A little detour off the main tourist path brings pleasant surprises, such as the Green Parrot, a lively, gritty bar favored by locals. An ice-cold mug of beer costs $1 during an early-evening special.

Not far away is Blue Heaven, a top-notch restaurant in an old house with an outdoor cabana bar and rustic courtyard where chickens prance around. An elegant yet unpretentious dinner indoors featured yellowtail snapper so fresh it must have just arrived from the fishing boat.

Back at sea, the ship skirted around western Cuba for a full day. Mountains were faintly visible miles in the distance.

At Grand Cayman Island and Cozumel the next two days, the vacation reached its peak.

In Georgetown, Grand Cayman, cruise passengers can relax on Seven Mile Beach, tour a sea-turtle farm and indulge in shopping for jewelry, but a Grand Cayman must-do, if you’re up to it physically, is a swim with stingrays.

Locally operated boats take visitors to a sandbar off the island where stingrays glide through the clear Caribbean waters. The initial apprehension quickly subsides as swimmers watch, touch and even hold the satin-skinned creatures. It’s guaranteed to temporarily erase real-world worries.

In Cozumel, world-renowned snorkeling and scuba diving are main attractions, though shopping and dining are readily available. On a side boat trip, travelers also can reach the Yucatan mainland to view Mayan ruins at the seaside site of Tulum.

A delightful option for the day in Cozumel is Chankanaab, a pristine national park along a shore of the island lined by coral reefs, where brilliant fish and underwater plants abound. Floating and swimming in the clear salt water is almost effortless.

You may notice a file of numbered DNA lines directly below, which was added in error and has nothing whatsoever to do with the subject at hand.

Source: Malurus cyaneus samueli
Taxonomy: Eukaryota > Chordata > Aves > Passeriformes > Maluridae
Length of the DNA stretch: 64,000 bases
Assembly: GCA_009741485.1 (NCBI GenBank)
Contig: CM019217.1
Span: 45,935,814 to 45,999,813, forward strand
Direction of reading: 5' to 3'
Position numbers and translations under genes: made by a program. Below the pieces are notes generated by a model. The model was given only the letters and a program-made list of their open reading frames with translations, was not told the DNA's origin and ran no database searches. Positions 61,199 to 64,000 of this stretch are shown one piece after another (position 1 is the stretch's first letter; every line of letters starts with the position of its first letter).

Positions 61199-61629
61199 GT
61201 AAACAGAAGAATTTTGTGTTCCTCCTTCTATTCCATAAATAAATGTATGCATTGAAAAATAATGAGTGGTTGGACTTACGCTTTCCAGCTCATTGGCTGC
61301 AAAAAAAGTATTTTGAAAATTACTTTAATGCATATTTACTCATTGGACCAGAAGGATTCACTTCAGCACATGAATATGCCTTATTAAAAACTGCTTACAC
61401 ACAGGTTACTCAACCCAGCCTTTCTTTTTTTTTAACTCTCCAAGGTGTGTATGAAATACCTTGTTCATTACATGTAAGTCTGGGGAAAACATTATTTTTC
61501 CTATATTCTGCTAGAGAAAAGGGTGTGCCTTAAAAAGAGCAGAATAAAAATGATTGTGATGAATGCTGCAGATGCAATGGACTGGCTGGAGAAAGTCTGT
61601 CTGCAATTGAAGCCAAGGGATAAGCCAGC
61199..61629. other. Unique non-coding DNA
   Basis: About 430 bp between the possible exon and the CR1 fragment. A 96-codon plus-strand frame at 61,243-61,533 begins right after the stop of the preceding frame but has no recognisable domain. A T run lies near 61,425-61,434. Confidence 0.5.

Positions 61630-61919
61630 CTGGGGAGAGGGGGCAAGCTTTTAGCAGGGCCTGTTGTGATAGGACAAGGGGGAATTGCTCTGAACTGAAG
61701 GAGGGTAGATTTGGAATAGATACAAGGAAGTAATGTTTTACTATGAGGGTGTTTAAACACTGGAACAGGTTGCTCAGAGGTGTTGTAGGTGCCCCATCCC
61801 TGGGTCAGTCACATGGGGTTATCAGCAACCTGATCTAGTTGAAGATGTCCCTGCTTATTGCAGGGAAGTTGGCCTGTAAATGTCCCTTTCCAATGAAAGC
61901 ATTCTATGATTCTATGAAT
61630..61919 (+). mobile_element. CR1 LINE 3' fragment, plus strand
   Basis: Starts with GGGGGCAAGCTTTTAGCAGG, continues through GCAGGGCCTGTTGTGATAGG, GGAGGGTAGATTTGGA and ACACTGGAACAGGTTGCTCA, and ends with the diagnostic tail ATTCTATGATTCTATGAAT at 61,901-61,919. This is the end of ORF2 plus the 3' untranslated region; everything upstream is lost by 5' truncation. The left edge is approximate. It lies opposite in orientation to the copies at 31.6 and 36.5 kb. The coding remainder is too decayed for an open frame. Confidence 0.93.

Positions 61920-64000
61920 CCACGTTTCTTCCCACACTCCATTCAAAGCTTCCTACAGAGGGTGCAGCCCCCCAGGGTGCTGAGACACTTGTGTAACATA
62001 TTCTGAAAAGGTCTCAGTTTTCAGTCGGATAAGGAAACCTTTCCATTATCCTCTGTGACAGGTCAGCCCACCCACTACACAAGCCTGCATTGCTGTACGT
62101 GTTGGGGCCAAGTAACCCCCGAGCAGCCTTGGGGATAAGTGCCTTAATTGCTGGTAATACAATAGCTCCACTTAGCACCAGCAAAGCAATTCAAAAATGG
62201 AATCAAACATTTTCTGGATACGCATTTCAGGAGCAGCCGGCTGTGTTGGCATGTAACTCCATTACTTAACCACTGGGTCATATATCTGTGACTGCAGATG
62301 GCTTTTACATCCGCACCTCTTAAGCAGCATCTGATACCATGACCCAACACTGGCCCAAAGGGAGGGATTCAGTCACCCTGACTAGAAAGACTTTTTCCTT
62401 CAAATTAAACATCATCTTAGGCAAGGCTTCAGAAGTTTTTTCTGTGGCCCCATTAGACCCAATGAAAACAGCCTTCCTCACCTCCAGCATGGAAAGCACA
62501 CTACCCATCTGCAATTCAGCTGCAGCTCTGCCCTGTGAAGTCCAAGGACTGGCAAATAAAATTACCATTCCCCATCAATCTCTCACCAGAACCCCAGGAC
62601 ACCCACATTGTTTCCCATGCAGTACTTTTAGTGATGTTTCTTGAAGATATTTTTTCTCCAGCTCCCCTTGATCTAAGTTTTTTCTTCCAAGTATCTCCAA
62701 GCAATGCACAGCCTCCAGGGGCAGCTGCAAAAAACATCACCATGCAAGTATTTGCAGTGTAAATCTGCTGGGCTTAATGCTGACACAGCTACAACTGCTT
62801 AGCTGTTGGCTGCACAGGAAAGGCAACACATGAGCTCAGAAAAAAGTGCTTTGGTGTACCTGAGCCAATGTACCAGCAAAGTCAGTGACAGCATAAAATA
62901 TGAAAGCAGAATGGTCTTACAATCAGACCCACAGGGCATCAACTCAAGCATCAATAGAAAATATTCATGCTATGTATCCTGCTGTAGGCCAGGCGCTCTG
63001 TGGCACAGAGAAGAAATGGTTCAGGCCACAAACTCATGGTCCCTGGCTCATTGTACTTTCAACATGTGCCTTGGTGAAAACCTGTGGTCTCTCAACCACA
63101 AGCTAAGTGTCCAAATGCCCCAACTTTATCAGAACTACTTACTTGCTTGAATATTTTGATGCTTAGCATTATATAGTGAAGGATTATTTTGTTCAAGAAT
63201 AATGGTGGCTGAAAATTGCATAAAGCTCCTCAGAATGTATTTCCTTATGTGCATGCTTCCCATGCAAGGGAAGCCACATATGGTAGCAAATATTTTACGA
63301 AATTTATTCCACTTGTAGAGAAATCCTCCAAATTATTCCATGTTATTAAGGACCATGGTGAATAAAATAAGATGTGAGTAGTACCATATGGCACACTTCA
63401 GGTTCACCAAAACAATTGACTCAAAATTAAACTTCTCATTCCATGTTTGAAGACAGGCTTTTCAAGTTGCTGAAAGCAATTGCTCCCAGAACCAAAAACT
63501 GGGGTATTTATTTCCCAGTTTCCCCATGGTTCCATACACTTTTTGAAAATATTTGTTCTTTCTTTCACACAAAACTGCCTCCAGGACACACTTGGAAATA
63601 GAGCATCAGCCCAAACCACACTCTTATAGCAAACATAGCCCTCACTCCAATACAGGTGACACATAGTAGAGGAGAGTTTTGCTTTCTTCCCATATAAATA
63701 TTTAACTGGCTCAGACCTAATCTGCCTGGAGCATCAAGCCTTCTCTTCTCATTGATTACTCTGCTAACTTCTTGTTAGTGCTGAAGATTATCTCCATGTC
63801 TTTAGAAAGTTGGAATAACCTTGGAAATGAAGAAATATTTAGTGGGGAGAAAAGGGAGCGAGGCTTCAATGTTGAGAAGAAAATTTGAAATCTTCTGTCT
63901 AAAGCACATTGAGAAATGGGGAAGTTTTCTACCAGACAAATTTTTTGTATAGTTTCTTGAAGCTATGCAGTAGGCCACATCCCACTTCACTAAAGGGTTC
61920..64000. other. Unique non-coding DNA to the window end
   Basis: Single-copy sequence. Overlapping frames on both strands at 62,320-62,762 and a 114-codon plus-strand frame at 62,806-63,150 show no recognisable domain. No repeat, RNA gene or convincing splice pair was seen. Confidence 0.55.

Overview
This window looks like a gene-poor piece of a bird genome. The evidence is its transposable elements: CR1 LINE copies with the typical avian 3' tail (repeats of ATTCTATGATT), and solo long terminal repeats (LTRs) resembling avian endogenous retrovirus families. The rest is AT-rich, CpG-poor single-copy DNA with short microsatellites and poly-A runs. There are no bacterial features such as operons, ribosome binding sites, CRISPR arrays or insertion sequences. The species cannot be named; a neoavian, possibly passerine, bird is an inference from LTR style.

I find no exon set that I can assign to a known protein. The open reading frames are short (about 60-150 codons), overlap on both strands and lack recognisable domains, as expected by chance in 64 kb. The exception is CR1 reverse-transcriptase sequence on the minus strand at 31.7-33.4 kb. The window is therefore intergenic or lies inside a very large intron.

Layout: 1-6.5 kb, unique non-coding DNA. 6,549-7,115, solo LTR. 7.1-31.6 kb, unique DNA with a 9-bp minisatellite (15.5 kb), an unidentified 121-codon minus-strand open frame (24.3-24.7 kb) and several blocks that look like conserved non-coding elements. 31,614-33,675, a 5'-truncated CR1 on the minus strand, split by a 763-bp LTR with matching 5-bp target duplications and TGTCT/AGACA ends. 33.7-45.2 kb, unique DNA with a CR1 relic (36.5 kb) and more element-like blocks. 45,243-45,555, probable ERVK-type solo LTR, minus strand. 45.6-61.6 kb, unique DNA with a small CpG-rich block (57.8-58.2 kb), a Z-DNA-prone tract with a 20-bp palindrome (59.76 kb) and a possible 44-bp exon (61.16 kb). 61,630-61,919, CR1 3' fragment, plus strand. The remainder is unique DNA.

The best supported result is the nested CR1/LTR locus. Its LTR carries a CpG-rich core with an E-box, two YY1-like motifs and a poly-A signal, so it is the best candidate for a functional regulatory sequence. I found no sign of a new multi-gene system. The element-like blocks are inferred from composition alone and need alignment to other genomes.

Snorkeling equipment can be rented and underwater cameras purchased along the beach. A well-maintained bathhouse allows for an easy cleanup after the water adventure. Beach-side restaurants serve tasty nachos and chilled Carta Blanca beer.

Chankanaab Park is covered with lush, well-maintained tropical gardens where native iguanas crawl near the sidewalks. A few small gift shops along a secluded path sell black coral jewelry, T-shirts and exquisite Mexican vanilla extract.

Central to a cruise vacation, of course, is the ship itself.

Rhapsody of the Seas carries more than 2,000 passengers, who can lounge beside two pools or gaze at the sea on a sparsely populated part of the ship’s deck. They can take in live comedy or music shows, gamble at a casino, purchase art at an auction or play bingo.

Then there’s the food, served abundantly and almost constantly and included in the price of the cruise ticket. Chocolate desserts get particularly high praise.

Fortunately, for those so inclined, there are exercise facilities.

After the Caribbean leg of the trip is complete, the full-day sail back across the Gulf of Mexico might seem like a letdown at first.

However, the gulf’s shimmering waters are pleasing. A clear night shows off a sky full of stars, streaked by the Milky Way.

Even those lighted offshore oil platforms that begin to reappear on the final night have a feeling of familiarity, as if to say Texas is not too far away.